2002 1436 Alumacraft and floatation pods

SteveBob

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Hi all, I'm totally new here. I'm looking at installing floatation pods from Backwater onto my 2002 Alumacraft 1436 jon boat. I have ordered the pods and installation materials and should have them within the next 2 weeks or so.
The motor obviously is too large for such a small boat 2017 20 hp Suzuki 4 stroke at 106 lbs. But rather than replacing the motor, I opted to install pods instead. Beavertail and Backwater sell very similar pods. Beavertail or their retailers did not have the size I needed in stock and had no idea when or if they would. So I opted for the Backwater version.

I have seen these type pods mounted in multiple ways. I had to come up with an easier and less expensive installation means than what I have been able to find thus far.


But the big question was "how"?


The price of welding them on was more expensive than the boat was worth, Pop rivets seemed pretty weak to me, I was not going to cut a huge hole in the tops of the pods in order to bolt them on, and there are no marine adhesives I could find that are strong enough to bond the pods securely to the transom on their own. So I decided to go with waterproof closed end 3/8"-16 rivnuts in the pods and then bolt the pods on with stainless 3/8" bolts & washers and then seal the project up with 3M marine adhesive. The whole cost installed complete with a rattle canned paint job will be less than $500 for the pair (pods included). It will take about 2 weeks for the pods to arrive, but once here I'm thinking maybe 2-3 days of prep, install, and paint before being water ready. I'll start posting pics as I progress once the pods arrive.

The pods I'll be using will provide about 118 lbs of buoyancy per the dealer, right at the transom and will add approximately 2' in length to the boat. The buoyancy should more than compensate for the complete weight of the motor 106 lbs. So "empty" the boat with pods, 3 gallons of gas, and motor should float as if it was just the hull in the water with no motor. That alone will make the install worth the investment. Their length should have a similar effect as putting wheelie bars on a dragster. Thus getting on plain a little faster while keeping the front end lower at speed. That and the main point of raising the transom higher in the water to prevent swamping when stopping too fast, backing up, or just rough water as it wants to do as it sits now.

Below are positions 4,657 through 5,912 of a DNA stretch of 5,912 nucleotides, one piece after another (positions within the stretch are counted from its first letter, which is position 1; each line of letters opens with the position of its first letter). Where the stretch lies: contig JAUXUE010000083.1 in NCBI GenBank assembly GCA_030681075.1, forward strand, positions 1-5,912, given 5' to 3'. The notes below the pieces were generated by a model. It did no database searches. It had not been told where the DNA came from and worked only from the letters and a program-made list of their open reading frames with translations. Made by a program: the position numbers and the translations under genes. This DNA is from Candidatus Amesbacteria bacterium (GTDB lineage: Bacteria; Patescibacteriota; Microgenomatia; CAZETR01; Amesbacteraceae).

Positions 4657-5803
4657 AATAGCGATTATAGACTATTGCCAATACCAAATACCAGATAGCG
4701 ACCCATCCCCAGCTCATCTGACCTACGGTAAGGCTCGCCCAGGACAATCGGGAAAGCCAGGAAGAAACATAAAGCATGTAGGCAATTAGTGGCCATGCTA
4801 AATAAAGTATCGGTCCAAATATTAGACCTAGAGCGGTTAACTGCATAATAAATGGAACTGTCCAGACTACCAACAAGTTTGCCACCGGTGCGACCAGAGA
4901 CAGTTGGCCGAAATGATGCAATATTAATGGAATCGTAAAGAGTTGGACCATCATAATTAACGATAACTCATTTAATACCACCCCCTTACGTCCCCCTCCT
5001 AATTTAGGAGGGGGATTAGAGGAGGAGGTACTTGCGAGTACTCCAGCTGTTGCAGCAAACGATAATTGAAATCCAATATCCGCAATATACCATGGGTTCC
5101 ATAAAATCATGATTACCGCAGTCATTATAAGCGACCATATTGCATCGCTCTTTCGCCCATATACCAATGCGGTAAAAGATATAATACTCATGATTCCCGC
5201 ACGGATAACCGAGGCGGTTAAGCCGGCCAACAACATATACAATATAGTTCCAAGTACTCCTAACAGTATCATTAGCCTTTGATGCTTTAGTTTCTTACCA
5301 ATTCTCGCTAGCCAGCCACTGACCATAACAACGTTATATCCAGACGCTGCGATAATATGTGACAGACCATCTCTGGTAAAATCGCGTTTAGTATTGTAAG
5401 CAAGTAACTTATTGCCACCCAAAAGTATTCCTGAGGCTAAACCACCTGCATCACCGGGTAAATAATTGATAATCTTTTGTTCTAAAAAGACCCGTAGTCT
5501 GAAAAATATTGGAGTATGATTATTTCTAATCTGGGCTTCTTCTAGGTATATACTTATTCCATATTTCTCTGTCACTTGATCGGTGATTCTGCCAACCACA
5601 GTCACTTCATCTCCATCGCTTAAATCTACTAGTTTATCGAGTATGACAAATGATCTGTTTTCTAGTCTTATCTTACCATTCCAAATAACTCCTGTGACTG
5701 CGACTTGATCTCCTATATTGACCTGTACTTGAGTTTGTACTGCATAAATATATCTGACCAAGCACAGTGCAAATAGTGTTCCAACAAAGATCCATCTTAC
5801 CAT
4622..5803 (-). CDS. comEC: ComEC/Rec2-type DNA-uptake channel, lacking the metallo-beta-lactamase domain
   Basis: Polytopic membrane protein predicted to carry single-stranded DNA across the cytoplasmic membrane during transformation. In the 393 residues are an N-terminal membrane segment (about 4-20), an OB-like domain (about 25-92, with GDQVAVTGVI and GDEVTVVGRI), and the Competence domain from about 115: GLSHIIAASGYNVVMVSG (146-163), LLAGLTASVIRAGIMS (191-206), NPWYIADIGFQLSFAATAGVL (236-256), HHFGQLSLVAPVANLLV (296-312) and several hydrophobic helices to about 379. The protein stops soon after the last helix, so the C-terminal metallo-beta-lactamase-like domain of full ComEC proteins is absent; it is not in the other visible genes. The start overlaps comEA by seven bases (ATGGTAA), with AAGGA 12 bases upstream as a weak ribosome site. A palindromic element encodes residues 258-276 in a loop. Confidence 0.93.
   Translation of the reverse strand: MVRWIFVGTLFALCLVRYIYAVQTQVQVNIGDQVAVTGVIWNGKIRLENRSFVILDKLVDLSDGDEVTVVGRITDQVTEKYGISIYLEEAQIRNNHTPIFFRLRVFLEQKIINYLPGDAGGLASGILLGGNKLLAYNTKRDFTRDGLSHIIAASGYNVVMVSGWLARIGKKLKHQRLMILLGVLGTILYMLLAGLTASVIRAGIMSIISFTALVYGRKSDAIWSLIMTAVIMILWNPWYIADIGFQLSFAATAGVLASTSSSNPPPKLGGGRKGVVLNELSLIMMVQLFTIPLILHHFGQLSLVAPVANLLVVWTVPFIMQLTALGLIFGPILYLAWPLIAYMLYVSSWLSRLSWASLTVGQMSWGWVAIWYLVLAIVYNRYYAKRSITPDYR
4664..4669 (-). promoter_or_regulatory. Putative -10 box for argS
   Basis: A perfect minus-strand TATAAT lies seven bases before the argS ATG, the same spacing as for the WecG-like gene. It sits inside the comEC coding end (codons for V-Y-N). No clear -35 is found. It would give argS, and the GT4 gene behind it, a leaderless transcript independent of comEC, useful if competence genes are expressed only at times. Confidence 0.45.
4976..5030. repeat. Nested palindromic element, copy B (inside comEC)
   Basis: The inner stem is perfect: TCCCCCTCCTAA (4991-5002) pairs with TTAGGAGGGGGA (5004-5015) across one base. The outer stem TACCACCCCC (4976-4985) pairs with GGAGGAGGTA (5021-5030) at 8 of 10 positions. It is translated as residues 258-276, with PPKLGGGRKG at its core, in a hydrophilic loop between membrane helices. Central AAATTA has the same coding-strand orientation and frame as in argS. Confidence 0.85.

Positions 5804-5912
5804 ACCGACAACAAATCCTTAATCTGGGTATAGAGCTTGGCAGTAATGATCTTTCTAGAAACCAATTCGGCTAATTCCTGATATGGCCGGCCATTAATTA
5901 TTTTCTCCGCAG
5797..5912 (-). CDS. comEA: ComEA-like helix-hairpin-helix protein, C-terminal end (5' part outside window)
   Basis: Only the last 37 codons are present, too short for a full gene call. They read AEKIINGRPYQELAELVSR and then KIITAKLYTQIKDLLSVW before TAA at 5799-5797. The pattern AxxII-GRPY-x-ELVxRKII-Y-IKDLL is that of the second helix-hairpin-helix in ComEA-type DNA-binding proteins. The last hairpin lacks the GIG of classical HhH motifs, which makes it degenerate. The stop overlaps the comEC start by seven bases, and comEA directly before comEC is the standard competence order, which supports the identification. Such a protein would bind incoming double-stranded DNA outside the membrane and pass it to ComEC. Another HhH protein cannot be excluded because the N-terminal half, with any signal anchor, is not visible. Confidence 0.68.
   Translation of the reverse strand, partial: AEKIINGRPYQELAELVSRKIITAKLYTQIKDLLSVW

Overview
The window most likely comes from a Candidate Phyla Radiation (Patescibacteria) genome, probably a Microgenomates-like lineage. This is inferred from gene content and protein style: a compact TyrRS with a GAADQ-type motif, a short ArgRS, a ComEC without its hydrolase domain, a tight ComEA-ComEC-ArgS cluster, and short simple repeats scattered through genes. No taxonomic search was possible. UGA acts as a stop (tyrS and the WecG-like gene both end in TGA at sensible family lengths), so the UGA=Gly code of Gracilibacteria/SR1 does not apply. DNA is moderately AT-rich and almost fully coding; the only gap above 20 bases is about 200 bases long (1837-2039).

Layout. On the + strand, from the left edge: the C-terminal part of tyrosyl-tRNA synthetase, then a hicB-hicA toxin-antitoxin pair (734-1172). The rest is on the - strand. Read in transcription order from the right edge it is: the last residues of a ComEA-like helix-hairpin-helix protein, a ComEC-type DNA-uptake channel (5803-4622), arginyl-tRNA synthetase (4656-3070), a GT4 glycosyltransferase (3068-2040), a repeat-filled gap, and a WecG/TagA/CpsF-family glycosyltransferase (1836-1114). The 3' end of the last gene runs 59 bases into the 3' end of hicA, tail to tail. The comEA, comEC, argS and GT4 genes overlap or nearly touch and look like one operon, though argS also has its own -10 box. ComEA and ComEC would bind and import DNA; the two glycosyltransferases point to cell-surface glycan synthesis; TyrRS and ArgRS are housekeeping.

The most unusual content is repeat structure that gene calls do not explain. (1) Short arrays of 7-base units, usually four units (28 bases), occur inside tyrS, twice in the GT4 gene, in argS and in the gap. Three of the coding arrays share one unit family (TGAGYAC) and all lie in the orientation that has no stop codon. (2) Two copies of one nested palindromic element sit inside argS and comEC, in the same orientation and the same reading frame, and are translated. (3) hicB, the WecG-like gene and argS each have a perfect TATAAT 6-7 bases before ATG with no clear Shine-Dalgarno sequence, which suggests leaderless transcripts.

Comments? Opinions?
Steve Bob
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SteveBob

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I ordered my pods on the 13th of August and according to UPS, they should be here tomorrow. Right at a week.... That's great. Now all I need is my rivnut installation tool to arrive and I'm in business.
 

gogittum

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You might want to buy some rivnuts and fool with them some before committing to using them on your project. My experience with the things has been dismal over many years. As long as they are new and clean and you don't tighten them too much, they do OK.

If the threads are even a little bit rough or a "little bit" of corrosion or grit gets in there, they'll spin and removal will become a drill-out project. That can be extremely awkward in tight places and is a major aggravation at best. If you over tighten them and bind the threads a bit, you're sunk. I've spent many hours upside down and backwards under a machine and swearing at the jerks who installed those things.

I owned and operated a restaurant service business for many years and have seen many weird and wonderful things.....and I will NOT use rivnuts in anything I'm working on.
 

gogittum

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Couple of thoughts came to me about this. 1st, I'll stand by my comments on rivnuts. Hate those things.

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I've recently finished a refurb of my 16 ft Starcraft Seafarer and had to pull a seat to mount the folding grab bar. When I did so, I found several broken off rivets that had been holding the seat to the hull. Then, of course, I had to put the seat back in. Like you, aluminum pop rivets didn't appeal to me because of the stresses a seat can come under.

As an experiment, I tried 3/16" aluminum rivets with steel shanks. Those are a whole 'nuther ball game and they are "very" strong in shear. I wouldn't trust them in tension, especially in aluminum, 'cause I think they'd just pull out.

The 3/16 steel are great but a bitch to pull. With a standard pop rivet tool, it took everything I had with both hands and gloves on to pull just a couple of them, then a handle on the puller bent under the strain

I built a small airplane (Kolb Mk III) 20 years ago and became very familiar with Cleco temporary rivet clamps. For the boat project, I bought a new cleco plier and a dozen 3/16" clecos. They were perfect for aligning things preparatory to riveting.

I have a compressor but didn't want to spend the bucks for a pneumatic puller for just a dozen or so rivets. Then found a heavy duty manual puller at Harbor Freight for $20, (all the others were '$50 or more) so drove over there for a look-see. I was greatly impressed. Yah, yah, I know, made in China, but sometimes......??